Conceived and built by a team at Boston Children’s Hospital, HelpSteps.com (formerly known as The Online Advocate) is designed to help individuals and families identify social service needs and connect to local organizations best suited to meet those needs. The database includes over 1,700 organizations in the greater Boston area, and is maintained through partnership with the Boston Public Health Commission’s Mayor’s Health Line.
These tools have been part of numerous research studies and quality improvement initiatives at Boston Children’s Hospital and at other academic medical centers in Boston, as well as by neighborhood coalitions, home visitation staff, community workers, health center staff, social workers, case managers and more. They are also available free of charge, with no sign-up required, to the public through the HelpSteps.com website.
HelpSteps includes an optional survey that screens families for information about their situation.
The system synthesizes their answers to build a tailored list of suggested health and human services that they may find helpful.
A service browser tool allows users to choose the services they want from a structured list. Once all desired services are chosen, Users are prompted to choose which services they’re interested in, and based upon their selections, the system generates a list of nearby organizations that offer services that meet their needs.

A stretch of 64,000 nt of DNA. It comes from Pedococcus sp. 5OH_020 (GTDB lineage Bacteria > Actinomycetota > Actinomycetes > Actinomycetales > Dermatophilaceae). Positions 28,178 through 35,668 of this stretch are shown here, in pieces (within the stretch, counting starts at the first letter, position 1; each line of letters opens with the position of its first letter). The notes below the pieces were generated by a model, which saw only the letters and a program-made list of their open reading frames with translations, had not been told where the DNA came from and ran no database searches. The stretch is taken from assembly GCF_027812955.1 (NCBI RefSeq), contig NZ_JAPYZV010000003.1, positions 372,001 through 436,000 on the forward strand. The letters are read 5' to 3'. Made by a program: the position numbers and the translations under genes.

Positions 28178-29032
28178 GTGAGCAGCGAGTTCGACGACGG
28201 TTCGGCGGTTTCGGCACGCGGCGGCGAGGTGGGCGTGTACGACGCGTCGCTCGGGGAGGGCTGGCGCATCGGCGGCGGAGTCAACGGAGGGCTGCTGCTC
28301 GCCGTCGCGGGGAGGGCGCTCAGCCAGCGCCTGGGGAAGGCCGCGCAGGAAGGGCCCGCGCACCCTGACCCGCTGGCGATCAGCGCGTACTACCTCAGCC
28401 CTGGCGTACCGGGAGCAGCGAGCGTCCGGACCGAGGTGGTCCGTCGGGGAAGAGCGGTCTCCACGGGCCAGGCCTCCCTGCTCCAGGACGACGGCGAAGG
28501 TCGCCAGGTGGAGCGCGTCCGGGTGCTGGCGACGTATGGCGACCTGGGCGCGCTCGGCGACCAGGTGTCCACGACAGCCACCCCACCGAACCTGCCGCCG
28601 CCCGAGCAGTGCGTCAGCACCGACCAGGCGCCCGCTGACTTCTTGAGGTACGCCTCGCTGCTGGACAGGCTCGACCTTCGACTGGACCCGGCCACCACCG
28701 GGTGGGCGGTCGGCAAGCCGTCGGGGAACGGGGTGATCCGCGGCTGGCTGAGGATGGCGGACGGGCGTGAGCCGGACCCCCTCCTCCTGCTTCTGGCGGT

At the end of the process, users receive a contact sheet with all the information they need to connect with each organization and begin the process of receiving the desired services.
A major benefit of this approach (compared to a simple keyword search) is exposure to services about which users may not have otherwise known. The system’s ability to search for multiple services and generate a ranked list of organizations also allows users to identify those organizations that are best suited to meet their specific set of needs. Enabling people to navigate this first step themselves gives them agency in the process; research on this system shows that this makes them more likely to successfully address their needs.
This approach requires structured data about services and the organizations that offer them, and HelpSteps’ current structure has limited flexibility. Adding to the list of services is complicated for administrators and makes it difficult to accommodate service offerings that don’t fit into our existing list of services. Also, without a fully-functional, standardized API, it has been difficult to make the data available for other users with other systems.
This summer, the HelpSteps team is adopting the Ohana API and the Open Referral format to address these limitations. Our efforts this summer will put HelpSteps in position to provide resource data and search functions for many projects in the Boston area and beyond. Future plans include a search applet that can be embedded into any website, making it easy for other organizations to use our tools, and tools to “build a binder” for a neighborhood or for specific service categories.
In this way, the Ohana API and Open Referral standard can serve as a solid foundation upon which we can dedicate more resources to improving our tools and building new features, while expanding the capabilities of Ohana and the Open Referral ecosystem along the way.
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